- Are you struggling or fighting with your child’s other parent about how to parent?
- Going through a separation or divorce?
- Are you negotiating a parenting plan or schedule of visitation?
- Do you find the transition from couple hood to co-parenting more challenging than you thought?
- Have you been co-parenting for years and still struggle to communicate effectively or with ease?
Do you find that you just can’t agree on:
- How to divide your child’s time between you and the other parent.
- Holiday and weekend schedules.
- Financial responsibilities.
- Who makes the decisions about childcare, health care, education, and extracurricular activities.
- How to communicate about your child’s school, health and behavioral problems.
- How to communicate in front of the child.
- Medical emergencies and first options for child care.
Many parents are shocked by how difficult all of this is to figure out while also going through the enormous heartache (and headache!) of separation and divorce. Or if you’ve been separated for a while, many feel frustrated that they are still in conflict.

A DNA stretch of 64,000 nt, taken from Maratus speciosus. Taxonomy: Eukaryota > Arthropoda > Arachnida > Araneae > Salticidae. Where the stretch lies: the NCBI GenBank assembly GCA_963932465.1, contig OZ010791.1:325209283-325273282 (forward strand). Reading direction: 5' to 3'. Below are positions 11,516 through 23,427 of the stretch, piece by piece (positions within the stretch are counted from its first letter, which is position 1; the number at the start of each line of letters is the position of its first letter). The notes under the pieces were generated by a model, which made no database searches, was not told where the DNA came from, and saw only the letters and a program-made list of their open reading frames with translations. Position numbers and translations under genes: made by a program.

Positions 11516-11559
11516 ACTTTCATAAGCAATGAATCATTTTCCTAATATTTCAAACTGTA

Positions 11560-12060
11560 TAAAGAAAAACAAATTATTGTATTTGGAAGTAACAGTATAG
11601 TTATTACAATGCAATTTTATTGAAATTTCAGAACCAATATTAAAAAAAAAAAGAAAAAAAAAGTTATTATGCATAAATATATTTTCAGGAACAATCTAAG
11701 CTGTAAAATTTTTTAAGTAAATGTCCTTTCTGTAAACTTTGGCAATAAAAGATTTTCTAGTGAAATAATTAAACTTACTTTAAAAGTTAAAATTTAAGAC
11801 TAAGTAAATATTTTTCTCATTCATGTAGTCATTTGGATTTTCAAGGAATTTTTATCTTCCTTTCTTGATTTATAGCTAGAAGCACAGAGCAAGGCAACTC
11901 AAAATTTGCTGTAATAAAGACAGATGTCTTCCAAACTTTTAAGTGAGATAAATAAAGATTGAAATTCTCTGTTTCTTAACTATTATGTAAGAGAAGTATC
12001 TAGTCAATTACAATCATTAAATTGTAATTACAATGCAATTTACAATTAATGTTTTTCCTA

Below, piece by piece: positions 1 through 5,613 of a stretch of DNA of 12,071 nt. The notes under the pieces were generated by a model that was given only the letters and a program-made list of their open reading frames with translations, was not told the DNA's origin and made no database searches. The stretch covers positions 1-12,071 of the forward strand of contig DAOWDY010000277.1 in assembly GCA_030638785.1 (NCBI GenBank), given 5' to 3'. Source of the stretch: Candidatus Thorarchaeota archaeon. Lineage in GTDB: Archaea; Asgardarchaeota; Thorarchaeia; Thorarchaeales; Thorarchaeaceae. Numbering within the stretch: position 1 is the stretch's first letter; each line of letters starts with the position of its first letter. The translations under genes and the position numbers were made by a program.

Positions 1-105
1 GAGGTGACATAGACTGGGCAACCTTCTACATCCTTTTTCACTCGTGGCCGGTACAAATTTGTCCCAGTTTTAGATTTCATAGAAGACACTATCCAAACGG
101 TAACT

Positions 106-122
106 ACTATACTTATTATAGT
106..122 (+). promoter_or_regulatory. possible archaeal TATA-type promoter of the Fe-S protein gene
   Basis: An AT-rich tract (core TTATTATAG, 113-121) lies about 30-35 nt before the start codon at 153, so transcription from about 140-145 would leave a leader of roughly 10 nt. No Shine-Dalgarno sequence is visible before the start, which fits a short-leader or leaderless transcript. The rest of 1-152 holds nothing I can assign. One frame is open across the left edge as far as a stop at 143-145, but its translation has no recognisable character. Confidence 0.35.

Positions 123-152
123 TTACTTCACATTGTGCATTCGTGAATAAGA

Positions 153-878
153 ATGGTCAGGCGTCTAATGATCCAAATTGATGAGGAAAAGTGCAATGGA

Feelings of sadness and disillusionment, betrayal and hurt may permeate the negotiation process, making it difficult to be clear headed about what may be in your child’s best interests. Often, parents feel guilty because they think the children are suffering and shame because they feel they failed to keep the family together.
Asking for help from a professional can feel vulnerable and scary, but it also shows how important your family is to you! It gives you an opportunity to take an important step toward finding peace and creating a healthy family environment where you can all thrive.
We mediate these conflicts and challenges in a compassionate and neutral environment. Using a parenting plan guideline and a model of understanding in conflict, we will support you in recognizing what is in the best interests of your children. We will also work on building your communication skills to allow for healthier, empathic communication and more effective co-parenting.